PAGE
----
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The SSRC Library allows visitors to access materials related to self-sufficiency programs, practice and research. Visitors can view common search terms, conduct a keyword search or create a custom search using any combination of the filters at the left side of this page. To conduct a keyword search, type a term or combination of terms into the search box below, select whether you want to search the exact phrase or the words in any order, and click on the blue button to the right of the search box to view relevant results.

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The SSRC Library includes resources which may be available only via journal subscription. The SSRC may be able to provide users without subscription access to a particular journal with a single use copy of the full text.  Please email the SSRC with your request.

The SSRC Library collection is constantly growing and new research is added regularly. We welcome our users to submit a library item to help us grow our collection in response to your needs.


  • Individual Author: Sparks, Anne
    Reference Type: Report
    Year: 2008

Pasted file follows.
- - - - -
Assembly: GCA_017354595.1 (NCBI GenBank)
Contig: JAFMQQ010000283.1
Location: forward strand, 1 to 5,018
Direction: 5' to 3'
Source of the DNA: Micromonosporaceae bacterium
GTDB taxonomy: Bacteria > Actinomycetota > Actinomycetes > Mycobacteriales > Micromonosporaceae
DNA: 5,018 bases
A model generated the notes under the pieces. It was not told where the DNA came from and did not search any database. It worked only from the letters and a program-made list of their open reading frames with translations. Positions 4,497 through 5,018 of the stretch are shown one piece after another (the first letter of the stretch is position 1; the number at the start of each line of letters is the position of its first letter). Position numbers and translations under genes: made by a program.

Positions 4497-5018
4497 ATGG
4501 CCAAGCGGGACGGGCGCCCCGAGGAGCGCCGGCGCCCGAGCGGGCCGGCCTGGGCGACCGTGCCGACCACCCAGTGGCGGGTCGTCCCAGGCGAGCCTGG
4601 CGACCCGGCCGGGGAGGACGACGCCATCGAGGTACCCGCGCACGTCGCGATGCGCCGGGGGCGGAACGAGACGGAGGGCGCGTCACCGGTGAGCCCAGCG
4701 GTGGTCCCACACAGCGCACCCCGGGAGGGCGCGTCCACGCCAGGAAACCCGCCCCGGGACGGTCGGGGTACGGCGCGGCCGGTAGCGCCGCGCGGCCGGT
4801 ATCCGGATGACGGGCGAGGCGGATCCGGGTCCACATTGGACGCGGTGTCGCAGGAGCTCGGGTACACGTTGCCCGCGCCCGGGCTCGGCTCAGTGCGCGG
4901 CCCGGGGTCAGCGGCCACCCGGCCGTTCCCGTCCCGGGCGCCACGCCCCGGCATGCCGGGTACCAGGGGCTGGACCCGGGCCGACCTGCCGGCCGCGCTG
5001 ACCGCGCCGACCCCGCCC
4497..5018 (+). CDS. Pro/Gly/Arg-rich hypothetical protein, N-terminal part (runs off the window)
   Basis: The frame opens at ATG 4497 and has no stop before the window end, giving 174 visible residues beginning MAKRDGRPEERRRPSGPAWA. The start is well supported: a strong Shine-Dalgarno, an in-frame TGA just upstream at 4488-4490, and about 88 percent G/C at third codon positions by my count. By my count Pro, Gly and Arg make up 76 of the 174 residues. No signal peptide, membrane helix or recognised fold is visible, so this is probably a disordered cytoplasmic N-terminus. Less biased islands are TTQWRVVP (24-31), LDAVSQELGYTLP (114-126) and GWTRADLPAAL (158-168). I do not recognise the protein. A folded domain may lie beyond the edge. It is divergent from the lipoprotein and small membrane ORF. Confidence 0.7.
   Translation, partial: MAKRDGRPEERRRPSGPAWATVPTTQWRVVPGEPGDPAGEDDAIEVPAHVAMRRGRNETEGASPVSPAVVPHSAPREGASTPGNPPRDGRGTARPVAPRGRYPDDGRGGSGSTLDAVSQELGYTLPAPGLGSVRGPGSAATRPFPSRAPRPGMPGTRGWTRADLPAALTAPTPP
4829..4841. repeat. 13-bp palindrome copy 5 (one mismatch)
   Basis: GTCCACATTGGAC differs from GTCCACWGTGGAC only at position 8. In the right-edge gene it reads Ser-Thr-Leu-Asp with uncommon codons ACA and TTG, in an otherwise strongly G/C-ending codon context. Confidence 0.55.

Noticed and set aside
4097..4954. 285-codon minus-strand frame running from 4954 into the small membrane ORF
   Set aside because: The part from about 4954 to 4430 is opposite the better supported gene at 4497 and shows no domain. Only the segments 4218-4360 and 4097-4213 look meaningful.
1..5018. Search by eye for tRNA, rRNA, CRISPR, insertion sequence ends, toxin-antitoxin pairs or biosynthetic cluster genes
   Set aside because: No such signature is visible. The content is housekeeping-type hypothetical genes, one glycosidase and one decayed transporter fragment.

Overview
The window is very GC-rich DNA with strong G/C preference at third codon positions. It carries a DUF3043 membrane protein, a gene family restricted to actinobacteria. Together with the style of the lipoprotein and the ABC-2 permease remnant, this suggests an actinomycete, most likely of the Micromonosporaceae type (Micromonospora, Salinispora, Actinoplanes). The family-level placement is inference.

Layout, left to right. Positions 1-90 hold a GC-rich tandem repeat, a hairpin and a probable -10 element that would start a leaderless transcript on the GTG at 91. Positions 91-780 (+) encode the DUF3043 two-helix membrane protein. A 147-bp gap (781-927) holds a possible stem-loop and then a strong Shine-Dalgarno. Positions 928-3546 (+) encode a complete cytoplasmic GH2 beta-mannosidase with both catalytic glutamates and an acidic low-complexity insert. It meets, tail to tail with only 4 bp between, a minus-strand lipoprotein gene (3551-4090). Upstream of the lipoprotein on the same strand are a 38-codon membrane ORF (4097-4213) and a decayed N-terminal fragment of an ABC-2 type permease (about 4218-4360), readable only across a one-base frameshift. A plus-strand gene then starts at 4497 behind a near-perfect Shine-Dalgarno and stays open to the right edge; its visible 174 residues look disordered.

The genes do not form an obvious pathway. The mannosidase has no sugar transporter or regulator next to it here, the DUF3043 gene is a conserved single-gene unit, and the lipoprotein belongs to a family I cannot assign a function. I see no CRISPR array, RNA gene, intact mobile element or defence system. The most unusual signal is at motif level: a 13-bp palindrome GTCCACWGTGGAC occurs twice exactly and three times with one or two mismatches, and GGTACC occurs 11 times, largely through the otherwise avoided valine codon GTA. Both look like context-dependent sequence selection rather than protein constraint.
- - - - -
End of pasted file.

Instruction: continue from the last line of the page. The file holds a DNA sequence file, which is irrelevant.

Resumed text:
Through the Oklahoma Marriage Initiative and Oklahoma’s Department of Human Services, a relationship education program called Within My Reach is included in a week of orientation activities for new TANF (public assistance) clients. An implementation study was conducted with the aims: 1) of providing an in-depth description of the program based on the researcher’s observations; 2) of assessing, through in-depth interviews, the fit between the curriculum and the TANF clients’ actual relationship situations and concerns; and 3) of assessing, through repeated interviews, the degree to which participants utilize skills taught in the program. The researcher observed Within My Reach classes in three Department of Human Services centers in the greater Oklahoma City area and interviewed twenty-two TANF clients who participated in the Within My Reach program. Analysis of interviews and field notes from observation of classes found that a good fit existed between topics covered in the curriculum and the TANF clients’ actual relationship situations and concerns. Analysis of post-completion...